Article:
Be wary of bottle shock

Bottle shock, Kennedy notes, is a great mystery of the wine world — a phenomenon of momentary changes to the palate and aromatics of wine post-travel. “This could in some ways benefit a wine, but in most cases, it will mute subtle flavors and contribute to a dumbing down of a great wine,” says Kennedy. “There isn’t much science on this, but generally, young wines (less than 11 years old) are less impacted and older wines (12+ years old) are exponentially impacted.” If you’re drinking wine upon landing, Kennedy notes to stick to the younger wines first. “I once traveled with a magnum of 1974 Château Trotanoy, knowing full well I had a 50% chance of it being ruined, but without alternative choices, I decided to take the gamble — and I wish I hadn’t.”

Related: Is Amex’s $25 offer on a ‘Macy’s Wine Shop’ purchase worth the effort?

Tips for international travel

TSA allows for 5 liters of wine in checked bags but it’s quite different overseas. It’s important to research the rules and regulations before hitting a wine country abroad. Whatever you do, Kennedy reinstates to always buying wine. “Often, once you return from a trip having decided against it, you will regret it,” he adds.

Always check alcohol customs limits — this often results in having to leave insanely great wine at checkpoints or pay extra fees. “Most countries don’t charge tax on wines bought abroad under a certain limit,” notes Kennedy. One TPG reader, flying through Manzanillo, Mexico, with a case of wine learned this lesson the hard way. “You’re allowed 8-750ml bottles — so I had to pay $75 tax on the other four bottles.”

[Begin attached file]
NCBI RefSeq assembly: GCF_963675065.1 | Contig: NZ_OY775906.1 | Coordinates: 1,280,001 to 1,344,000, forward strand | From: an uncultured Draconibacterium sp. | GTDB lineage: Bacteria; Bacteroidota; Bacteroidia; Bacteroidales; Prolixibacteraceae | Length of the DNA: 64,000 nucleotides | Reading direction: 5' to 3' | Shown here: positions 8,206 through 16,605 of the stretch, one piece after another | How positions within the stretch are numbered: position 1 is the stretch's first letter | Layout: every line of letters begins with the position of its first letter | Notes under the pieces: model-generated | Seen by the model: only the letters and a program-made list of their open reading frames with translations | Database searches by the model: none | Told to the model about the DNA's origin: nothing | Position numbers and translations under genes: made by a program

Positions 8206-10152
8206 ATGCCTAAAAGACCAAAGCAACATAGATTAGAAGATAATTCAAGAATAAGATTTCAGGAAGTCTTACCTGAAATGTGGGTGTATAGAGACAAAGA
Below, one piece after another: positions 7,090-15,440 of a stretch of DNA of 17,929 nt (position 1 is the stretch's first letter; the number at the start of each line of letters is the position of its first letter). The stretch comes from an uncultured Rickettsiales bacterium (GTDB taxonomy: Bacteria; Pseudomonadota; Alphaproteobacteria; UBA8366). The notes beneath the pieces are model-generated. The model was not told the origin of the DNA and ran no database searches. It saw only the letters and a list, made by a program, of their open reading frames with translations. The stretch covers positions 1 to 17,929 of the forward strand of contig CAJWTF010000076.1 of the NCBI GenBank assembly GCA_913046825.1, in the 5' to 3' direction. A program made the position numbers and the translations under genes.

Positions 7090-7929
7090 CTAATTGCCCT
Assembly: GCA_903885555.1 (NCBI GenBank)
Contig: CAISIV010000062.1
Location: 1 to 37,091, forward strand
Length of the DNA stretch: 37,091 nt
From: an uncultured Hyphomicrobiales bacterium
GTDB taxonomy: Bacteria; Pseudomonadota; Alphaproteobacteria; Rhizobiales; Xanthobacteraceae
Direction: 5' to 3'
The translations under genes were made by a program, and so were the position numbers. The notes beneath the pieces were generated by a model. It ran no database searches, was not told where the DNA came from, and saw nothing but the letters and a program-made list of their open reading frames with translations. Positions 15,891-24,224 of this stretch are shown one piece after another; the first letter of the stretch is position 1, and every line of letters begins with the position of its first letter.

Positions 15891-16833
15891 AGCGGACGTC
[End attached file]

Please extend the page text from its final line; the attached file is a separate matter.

And the rule of thumb: Champagne is not the best wine to travel with on long-haul flights. “Temperatures and pressure changes can sometimes cause messy luggage situations,” Kennedy adds.

Skip duty-free

Duty-free is 99% of the time a bad idea,” says Kennedy, stating it’s often big brands with very high prices. “I have on rare occasion bought from duty-free, but only in cases where it was last resort and didn’t have time to grab bottles from a local store (or when you realize you were in Paris and forgot to get your wife a present. If she’s like mine, a bottle of Champagne always does the trick!),” he adds. While it might seem like a deal, you’ll end up paying in markup on the wine itself.

Related: Just in time for National Wine Day, your credit card could uncork perks and savings

Wine travel do’s and don’ts

Kennedy says do bring home wine from wine regions whenever you visit. You’ll regret being in Tuscany and not bringing home a few vino souvenirs. Check the import limits whenever traveling outside of the country. Most locations will let you go over the limit but make you pay duty on bottles over the limit. And make sure your wine goes in the checked bag. “This seems obvious, but I’ve seen friends have to choose between an expensive bottle of wine and missing a flight,” says Kennedy.

Don’t wrap your wine in shirts or clothes thinking they’ll be okay, advises Kennedy. “I’ve had bottles break and ruin nice things. Not worth it when a reusable WineSkin costs $8!” Pack wines that aren’t already chilled or refrigerated. They will sweat condensation and can ruin clothes or leather in bags.